Moral Outrage
Whew! God help us!

Medal of Honor to band of brothers fighting America’s senseless wars

An extraordinarily brave American, Spc. Salvatore Giunta of Hiawatha, Iowa, the first live American to win the Medal of Honor since the war in Vietnam, said this after his heroism was recognized in a battle far from Kandahar, in the Korengal Valley three years ago:

“These people won’t leave this valley,” he said of the Afghans. “They have been here far before I could fathom an Afghanistan.”

Then he said: “All my feelings are with my friends and they are getting smaller.”

Our soldiers fight for each other, for their friends, as soldiers have fought and died for each other through the centuries. They are certainly not fighting, this small band of volunteer brothers, for the ideas or ambitions of George Bush or Barack Obama, or Donald Rumsfeld or David Petraeus.

They are not even fighting for the rest of us, the American people. We just had a national election for the Congress, that half-dead body which is supposed to declare wars, and the wars in Iraq and Afghanistan were barely mentioned by candidates. And why should they be? Except for the fact that it is draining our treasury, the wars are barely affecting the overwhelming majority of Americans.

We are spectators. Did we even notice when the troops abandoned the Korengal Valley in defeat three months ago? Are we noticing that Congress, the White House and the Pentagon are now planning to hold off on major troop withdrawal from Afghanistan until 2014, four years from now?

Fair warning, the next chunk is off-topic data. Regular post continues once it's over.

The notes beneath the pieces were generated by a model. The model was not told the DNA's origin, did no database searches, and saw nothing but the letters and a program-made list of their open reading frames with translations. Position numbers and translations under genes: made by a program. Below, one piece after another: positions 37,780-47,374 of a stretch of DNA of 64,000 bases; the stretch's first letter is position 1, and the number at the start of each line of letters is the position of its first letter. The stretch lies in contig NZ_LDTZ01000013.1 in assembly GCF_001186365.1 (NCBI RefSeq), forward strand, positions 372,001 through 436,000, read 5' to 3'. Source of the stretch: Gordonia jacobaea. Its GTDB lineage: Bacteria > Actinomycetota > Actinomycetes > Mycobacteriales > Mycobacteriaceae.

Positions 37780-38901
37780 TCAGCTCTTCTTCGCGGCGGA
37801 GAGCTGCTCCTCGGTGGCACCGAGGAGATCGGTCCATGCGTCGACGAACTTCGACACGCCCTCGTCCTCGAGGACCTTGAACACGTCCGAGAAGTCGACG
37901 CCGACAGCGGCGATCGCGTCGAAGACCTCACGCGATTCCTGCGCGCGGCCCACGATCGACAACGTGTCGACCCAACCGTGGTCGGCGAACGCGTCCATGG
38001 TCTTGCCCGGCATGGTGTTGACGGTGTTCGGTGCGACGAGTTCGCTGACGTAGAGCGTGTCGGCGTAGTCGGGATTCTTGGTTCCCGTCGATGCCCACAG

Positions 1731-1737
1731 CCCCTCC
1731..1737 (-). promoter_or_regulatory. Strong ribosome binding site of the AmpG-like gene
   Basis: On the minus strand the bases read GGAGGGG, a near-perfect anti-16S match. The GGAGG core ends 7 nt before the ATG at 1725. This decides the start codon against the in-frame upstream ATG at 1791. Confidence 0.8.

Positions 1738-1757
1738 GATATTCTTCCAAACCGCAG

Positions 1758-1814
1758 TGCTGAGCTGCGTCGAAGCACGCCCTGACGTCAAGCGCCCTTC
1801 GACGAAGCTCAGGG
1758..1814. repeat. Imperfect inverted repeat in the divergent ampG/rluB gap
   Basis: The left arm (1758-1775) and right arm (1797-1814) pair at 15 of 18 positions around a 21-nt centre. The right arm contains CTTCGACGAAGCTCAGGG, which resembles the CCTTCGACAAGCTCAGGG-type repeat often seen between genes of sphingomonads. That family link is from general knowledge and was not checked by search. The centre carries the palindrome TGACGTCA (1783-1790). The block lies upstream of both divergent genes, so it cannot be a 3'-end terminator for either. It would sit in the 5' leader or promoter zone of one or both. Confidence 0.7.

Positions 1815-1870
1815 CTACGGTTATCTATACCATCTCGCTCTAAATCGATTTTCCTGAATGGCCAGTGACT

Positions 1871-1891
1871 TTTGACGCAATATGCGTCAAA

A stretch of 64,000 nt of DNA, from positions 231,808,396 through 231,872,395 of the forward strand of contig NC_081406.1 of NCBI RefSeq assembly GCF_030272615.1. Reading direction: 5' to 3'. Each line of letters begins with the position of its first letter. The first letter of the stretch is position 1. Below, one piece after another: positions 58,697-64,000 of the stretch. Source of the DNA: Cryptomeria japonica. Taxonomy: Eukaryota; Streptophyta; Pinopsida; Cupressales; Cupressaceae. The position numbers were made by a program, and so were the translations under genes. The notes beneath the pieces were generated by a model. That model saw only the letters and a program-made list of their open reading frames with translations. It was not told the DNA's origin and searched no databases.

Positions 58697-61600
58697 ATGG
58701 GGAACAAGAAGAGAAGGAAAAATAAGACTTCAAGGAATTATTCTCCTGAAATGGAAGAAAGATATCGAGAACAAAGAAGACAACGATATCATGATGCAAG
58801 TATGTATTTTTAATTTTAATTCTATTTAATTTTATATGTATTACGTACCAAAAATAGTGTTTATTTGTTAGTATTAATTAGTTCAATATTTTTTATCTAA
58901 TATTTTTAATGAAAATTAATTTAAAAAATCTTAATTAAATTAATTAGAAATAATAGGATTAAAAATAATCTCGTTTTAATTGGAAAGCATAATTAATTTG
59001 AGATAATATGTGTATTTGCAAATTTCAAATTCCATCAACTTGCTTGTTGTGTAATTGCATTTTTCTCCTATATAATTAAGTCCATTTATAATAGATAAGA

So shed tears for the brave. And for the cowards, too, the men and women in Washington who refuse to admit we cannot impose our will on the world — and certainly never will unless we are in a struggle where we are all engaged and all at risk. The band of brothers out there are alone. We have already abandoned them in a bloody fog of empty words about national security.

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2 Responses to “Medal of Honor to band of brothers fighting America’s senseless wars”

  1. On Oct. 25, 2007, then-Spc. Giunta’s squad was ambushed by insurgents and two soldiers were cut off from the rest. In the initial moments of the firefight, Giunta ventured out into enemy fire to pull a comrade back to cover. Minutes later, he sprinted through enemy fire to stop a pair of insurgents from abducting another wounded soldier.

    After the White House ceremony, Giunta took a somber tone with his remarks, honoring his two teammates killed that day: Spc. Hugo Mendoza and Sgt. Joshua Brennan, the man he saved from abduction.

    “This is an incredible time, but it’s also kind of a bittersweet time. Because of this day, I lost two dear friends of mine,” he said. “I would give this back in a second to have those friends here with me now.

  2. I`M SURE THIS MAN WAS SPEAKING ON BEHALF OF OUR FIGHTING FORCES ESPECIALLY THOSE THAT ARE TAKING THEIR OWN LIVES AT AN UNPRECIDENTED RATE BECAUSE WE CANNOT THROUGH OUR NATIONS LEADERSHIP COMMIT TO BATTLE ANDFIGHT FOR A VICTORY THERE IN AFGHANISTAN OR ANYWHERE IN THE MIDDLE EAST. THE TROOPS NEED TO BE ROTATED OUT AND REPLACED WE NEED TO ENLIST AND TRAIN NEW TROOPS AND STAND AND FIGHT FOR VICTORY AND NOT ABANDON OUR PURPOSE THERE AS WELL AS OUR FIGHTING FORCES. WE ARE DOING AN OCCUPATION RIGHT NOW AND PRETENDING TO CONTAIN THE ENEMY.. WITHOUT A DECISVE BATTLE AND A STRATEGY FOR ONE WITH A VICTORIOUS EXIT OR REBUILDING THE AFGHAN NATION AFTER THE DEATH OF THE TALIBAN`S REGIME WE ARE JUST FOOLING AROUND WITH OUR OWN NATIONS DISASTER.


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